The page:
In this section, I address accreting white dwarfs, which experience intermittent or continuous near-surface hydrogen burning. Burning occurs intermittently in novae and more or less continuously in close-binary supersoft X-ray sources (CBSS). The physics and X-ray emission of novae is more extensively addressed by Krautter (this volume). Continuous burning of accreted matter is of paramount interest as a means to drive a white dwarf above the Chandrasekhar mass limit into a SN Ia event [26,82].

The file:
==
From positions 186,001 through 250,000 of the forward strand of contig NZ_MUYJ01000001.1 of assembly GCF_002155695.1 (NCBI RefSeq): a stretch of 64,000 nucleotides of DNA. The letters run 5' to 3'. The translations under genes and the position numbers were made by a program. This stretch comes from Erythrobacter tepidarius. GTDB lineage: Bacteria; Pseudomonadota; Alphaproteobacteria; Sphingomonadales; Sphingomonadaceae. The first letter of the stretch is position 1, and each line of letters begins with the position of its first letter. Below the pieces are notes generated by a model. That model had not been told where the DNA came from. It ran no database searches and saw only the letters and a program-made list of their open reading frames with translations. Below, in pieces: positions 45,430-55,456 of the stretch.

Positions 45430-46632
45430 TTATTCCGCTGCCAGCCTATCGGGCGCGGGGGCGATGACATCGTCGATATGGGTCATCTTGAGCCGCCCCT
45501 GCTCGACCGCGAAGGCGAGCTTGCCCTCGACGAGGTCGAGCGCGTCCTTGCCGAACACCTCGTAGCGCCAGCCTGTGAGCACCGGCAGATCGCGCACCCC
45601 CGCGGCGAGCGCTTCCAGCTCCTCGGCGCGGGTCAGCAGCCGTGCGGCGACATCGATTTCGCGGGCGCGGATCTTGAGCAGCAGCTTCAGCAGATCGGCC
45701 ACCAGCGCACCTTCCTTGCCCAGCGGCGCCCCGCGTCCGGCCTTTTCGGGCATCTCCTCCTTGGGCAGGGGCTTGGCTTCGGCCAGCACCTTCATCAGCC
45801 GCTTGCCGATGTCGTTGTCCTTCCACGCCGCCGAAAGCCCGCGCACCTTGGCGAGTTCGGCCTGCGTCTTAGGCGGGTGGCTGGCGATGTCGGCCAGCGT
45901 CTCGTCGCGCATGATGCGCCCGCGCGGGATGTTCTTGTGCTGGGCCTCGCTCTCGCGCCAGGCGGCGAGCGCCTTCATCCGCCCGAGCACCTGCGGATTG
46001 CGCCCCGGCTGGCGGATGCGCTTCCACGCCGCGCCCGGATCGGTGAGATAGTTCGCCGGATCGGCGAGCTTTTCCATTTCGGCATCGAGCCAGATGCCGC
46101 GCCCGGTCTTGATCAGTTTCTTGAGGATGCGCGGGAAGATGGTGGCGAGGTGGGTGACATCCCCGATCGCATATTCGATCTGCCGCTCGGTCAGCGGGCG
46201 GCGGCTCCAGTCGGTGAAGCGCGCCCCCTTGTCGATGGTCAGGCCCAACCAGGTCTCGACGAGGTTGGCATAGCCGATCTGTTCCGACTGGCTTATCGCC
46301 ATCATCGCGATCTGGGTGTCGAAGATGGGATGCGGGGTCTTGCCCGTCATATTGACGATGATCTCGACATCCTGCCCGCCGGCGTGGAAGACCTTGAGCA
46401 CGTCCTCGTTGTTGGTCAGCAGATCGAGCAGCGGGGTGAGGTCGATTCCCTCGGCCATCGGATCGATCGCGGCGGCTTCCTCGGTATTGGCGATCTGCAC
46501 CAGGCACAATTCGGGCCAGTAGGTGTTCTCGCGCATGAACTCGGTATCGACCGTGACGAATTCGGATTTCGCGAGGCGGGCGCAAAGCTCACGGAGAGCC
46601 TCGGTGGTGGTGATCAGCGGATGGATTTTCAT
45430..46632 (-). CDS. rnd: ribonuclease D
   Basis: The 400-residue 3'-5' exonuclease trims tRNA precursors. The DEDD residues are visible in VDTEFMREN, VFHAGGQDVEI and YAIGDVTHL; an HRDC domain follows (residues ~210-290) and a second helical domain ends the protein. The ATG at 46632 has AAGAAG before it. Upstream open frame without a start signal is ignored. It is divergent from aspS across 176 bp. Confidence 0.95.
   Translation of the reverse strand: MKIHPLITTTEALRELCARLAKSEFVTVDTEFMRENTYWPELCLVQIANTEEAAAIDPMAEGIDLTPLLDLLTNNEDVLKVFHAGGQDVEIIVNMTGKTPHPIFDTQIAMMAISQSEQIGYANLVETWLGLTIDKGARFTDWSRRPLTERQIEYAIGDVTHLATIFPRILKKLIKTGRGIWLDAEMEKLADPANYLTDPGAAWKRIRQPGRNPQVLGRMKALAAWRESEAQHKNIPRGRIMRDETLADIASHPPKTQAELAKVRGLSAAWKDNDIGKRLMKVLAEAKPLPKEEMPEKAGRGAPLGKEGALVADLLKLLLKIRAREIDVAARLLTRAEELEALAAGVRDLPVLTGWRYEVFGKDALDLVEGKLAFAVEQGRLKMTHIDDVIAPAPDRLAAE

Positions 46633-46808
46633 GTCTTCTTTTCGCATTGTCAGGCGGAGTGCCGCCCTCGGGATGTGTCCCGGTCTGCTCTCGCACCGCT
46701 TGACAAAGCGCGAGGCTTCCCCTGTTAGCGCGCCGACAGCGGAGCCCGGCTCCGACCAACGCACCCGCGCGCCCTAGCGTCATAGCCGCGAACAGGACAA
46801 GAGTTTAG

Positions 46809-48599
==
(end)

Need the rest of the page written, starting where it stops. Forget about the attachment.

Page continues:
The observationally defined "supersoft" X-ray sources (SSS) represent a mixed bag. They include single hot stars as the PG1159 stars, and also white dwarfs, which have experienced a late helium shell flash and become EUV sources in a "borne-again" scenario [33,64]. In binary stars, on the other hand, surface hydrogen burning on the white dwarf is not a singular phenomenon, but rather is rekindled over again or kept going by continued accretion. This subclass includes classical novae, recurrent novae, symbiotic novae, and CBSS.
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